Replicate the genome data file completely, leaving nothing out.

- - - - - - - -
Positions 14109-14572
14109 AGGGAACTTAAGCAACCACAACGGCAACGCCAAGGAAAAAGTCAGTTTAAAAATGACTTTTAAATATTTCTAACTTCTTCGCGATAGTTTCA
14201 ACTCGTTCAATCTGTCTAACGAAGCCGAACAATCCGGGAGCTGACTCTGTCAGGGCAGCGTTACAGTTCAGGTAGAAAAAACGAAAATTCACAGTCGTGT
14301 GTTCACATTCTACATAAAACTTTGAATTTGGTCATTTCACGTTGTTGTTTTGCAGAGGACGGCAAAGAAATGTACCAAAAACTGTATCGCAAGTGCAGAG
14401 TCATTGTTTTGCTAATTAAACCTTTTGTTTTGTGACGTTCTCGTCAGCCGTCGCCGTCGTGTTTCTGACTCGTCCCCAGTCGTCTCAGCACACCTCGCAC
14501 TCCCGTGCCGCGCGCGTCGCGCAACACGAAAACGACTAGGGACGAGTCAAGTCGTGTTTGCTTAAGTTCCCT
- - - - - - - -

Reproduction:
Positions 14109-14572
14109 AGGGAACTTAAGCAACCACAACGGCAACGCCAAGGAAAAAGTCAGTTTAAAAATGACTTTTAAATATTTCTAACTTCTTCGCGATAGTTTCA
14201 ACTCGTTCAATCTGTCTAACGAAGCCGAACAATCCGGGAGCTGACTCTGTCAGGGCAGCGTTACAGTTCAGGTAGAAAAAACGAAAATTCACAGTCGTGT
14301 GTTCACATTCTACATAAAACTTTGAATTTGGTCATTTCACGTTGTTGTTTTGCAGAGGACGGCAAAGAAATGTACCAAAAACTGTATCGCAAGTGCAGAG
14401 TCATTGTTTTGCTAATTAAACCTTTTGTTTTGTGACGTTCTCGTCAGCCGTCGCCGTCGTGTTTCTGACTCGTCCCCAGTCGTCTCAGCACACCTCGCAC
14501 TCCCGTGCCGCGCGCGTCGCGCAACACGAAAACGACTAGGGACGAGTCAAGTCGTGTTTGCTTAAGTTCCCT